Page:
THE FIRST DATE VS THE JOB INTERVIEW


This morning, in honour of Valentine’s day, Ethen Fixell, the About.com Dating from the Male Perspective Expert published an article, “The 6 Worst Things To Do On A First Date.” (http://datingadvice.about.com/od/Meeting-People/tp/The-6-Worst-Things-To-Do-On-A-First-Date.htm?utm_source=cn_nl&utm_medium=email&utm_term=About%20Today%20Channel%20Newsletter&utm_campaign=todaysl&utm_content=20150214 ) As I read (and agreed with) all the tactics Fixell said about getting yourself into trouble on a first date, I couldn’t help but think about the similar perils that could keep you from getting hired in a job interview.
There are many similarities between dating and interviewing. They are both forums to strut your best stuff in an attempt to get lucky, they are both venues to determine whether there might be a chance that you will love each other, and they are both activities where you always win – you just never know what the prize is going to be.
Here is Fixell’s list:
1. Reek of desperation.
The trick to first dating is to find a medium ground between ‘like,’ ‘lust’ and stalking. You have to play it cool on the first date. When you say good night at the end of it all, don’t put your foot in the door to keep your date from closing it. Your date will let you know if there will be a second interview.
Regarding interviewing, I have always said that it’s easier to get a job when you have a job. I don’t mean to say that you should already have a date when you are on a date, but the fact is if you are employed, a lot of the stress and urgency of the need for a paycheque is reduced. Employers, like dates, can sense desperation, and it moves you down a notch or two on the short list for hiring if you are on your knees sobbing when the question, “Is there anything you want to know about us?” is asked.
Try to muster some dignity.
2. Fail to pay attention.
Turn off your cell phone, stop playing “Angry Birds” and keep your eyes off the server’s butt as she walks from table to table. Your date wants you to concentrate on her. I once knew a woman who would snatch a cell phone away from her date and start calling her friends in Europe. Show some class or get a huge phone bill
In an interview, turn off the cell phone. Show a little respect. After all, the only call you’re likely to get is from a bad date in Europe calling you while you’re trying to tell your prospective employer something about yourself.
Also, try to concentrate on making eye contact. You need a connection. Make it.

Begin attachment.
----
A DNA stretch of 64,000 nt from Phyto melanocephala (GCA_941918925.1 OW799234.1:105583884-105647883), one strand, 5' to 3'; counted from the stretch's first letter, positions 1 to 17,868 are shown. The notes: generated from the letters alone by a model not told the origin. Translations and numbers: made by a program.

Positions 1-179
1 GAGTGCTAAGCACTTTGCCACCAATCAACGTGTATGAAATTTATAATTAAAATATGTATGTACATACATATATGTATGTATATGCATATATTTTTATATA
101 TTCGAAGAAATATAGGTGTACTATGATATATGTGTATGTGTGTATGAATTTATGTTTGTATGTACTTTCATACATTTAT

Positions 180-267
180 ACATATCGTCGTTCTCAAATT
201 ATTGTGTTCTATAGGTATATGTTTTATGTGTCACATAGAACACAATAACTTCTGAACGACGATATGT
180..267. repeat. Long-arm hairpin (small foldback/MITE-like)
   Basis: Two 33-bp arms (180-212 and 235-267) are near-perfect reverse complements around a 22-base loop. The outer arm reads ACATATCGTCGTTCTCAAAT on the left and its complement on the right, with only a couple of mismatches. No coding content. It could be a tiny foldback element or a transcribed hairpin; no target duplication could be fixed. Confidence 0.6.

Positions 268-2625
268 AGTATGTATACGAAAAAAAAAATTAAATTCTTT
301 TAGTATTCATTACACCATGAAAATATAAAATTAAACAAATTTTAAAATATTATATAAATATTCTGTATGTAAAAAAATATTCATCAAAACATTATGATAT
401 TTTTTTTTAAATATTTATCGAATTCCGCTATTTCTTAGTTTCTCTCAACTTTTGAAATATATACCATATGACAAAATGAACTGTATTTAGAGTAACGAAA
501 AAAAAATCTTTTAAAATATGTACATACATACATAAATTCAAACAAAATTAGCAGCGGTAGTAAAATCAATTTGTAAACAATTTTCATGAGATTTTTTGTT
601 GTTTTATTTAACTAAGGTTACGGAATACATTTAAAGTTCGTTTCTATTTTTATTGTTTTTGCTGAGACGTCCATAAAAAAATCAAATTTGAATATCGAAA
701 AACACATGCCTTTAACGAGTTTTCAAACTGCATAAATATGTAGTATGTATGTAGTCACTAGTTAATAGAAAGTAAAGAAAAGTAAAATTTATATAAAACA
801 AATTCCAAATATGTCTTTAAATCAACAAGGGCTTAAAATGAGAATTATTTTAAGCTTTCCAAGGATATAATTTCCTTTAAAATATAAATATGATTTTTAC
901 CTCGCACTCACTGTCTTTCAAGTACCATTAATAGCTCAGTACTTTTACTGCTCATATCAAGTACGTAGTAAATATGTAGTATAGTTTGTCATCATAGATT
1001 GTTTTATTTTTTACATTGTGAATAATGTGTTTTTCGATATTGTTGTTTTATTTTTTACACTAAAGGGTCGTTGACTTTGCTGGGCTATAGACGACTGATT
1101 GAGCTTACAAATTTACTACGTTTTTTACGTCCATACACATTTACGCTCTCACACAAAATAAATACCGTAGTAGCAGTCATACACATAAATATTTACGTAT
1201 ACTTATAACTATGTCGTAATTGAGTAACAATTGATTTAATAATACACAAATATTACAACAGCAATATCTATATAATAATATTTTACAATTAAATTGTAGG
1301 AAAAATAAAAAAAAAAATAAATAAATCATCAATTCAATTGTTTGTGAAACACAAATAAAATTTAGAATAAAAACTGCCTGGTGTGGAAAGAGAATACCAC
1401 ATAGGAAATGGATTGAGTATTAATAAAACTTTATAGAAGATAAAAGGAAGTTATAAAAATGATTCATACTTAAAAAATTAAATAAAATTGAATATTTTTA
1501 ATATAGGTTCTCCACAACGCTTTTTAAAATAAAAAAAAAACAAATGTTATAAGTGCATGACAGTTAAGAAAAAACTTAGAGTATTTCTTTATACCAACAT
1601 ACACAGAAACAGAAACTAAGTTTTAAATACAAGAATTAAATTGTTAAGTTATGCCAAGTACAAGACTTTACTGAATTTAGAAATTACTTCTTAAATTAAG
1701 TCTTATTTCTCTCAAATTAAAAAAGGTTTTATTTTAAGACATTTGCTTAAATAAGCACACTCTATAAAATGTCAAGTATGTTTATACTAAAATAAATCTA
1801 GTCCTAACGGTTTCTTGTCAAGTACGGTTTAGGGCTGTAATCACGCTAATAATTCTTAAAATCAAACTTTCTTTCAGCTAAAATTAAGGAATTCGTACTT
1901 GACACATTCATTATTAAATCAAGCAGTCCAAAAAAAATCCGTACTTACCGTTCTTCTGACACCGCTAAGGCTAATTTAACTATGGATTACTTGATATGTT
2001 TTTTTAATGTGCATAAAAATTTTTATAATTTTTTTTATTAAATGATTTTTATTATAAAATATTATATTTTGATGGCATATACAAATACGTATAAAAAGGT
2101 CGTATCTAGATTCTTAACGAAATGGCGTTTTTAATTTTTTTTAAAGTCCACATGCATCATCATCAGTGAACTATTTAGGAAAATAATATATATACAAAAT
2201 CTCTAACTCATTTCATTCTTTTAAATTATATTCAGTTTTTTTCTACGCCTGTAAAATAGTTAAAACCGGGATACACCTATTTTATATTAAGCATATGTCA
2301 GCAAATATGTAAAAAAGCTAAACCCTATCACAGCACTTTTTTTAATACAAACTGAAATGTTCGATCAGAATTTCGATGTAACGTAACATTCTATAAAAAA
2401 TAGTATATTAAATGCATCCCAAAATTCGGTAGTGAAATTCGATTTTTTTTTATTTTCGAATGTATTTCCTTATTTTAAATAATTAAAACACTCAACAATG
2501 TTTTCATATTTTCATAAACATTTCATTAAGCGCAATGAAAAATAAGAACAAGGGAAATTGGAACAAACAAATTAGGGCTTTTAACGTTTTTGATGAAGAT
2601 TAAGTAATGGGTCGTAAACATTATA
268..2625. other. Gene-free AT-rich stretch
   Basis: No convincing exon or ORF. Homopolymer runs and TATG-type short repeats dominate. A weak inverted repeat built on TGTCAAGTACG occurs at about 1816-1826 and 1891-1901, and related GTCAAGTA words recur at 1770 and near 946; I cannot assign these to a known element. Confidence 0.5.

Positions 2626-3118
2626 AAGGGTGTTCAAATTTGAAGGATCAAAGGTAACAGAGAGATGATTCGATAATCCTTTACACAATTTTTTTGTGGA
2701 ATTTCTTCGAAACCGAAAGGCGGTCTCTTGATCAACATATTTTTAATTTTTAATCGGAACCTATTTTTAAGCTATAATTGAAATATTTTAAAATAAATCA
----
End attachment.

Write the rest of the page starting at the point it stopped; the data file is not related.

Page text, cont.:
3. Don’t be a wet noodle.
Show some confidence blended with etiquette. Don’t be submissive or subservient. Show confidence.
In an interview, have a firm handshake, make eye contact, and speak in an authoritative voice – especially if you know what you’re talking about. Show that you can be decisive and have a “take no prisoners” attitude. Or any type to attitude.
4. Stay away from sex, religion or politics.
Save this for the second date.
Save this for the second interview.
5. Don’t reveal too much.
On a first date there are things that can be blurted out that ought to have been left unblurted. If there are skeletons in your closet, try to keep the closet door shut. When I was an archaeologist, I literally had a skeleton in my closet, and it cost me a relationship.
In an interview, DON’T SAY BAD THINGS ABOUT YOUR FORMER BOSS.
5. Don’t forget important facts.
Remember your date’s name

Remember your perspective employer’s name.

I once had an interview. The prospective employer called me later to say that I DID NOT GET THE JOB. Then she asked me on a date. See … you always win – you just never know what the prize is going to be.

Mike Broderick , a one- time archaeologist, is a Vocational Rehabilitation Counsellor with the Fraser Health Authority in Port Coquitlam where he helps people with mental health disabilities find and keep full or part time employment .
He WAS the Employment Specialist for the Neil Squire Society in Burnaby where he found employment for people with physical disabilities, A Supported Employment Coordinator at THEO BC (now the Open Door Group), and a case manager at Community Fisheries Development Centre where he helped people move from the fishing industry to something else because there, “Aint no fish.” This means he is VERY familiar with how a modern day resume should look.
He is a newly retired ambassador with the Vancouver Board of Trade and a former member of the Labour Task Force of the Burnaby Board of Trade He does some work as a field Archaeologist, is a fitness instructor and frequent contributor of fitness humour articles to Alive Magazine. He is always saying, “If you can’t be fit, you can at least be funny.”
He lives in Port Coquitlam with his spouse Cecelia. You can reach him at home at michael_broderick@telus.net or at 604-464-4105. If you’re looking for a career change, he is the Spin Doctor and can give you a resume makeover at competitive rates.

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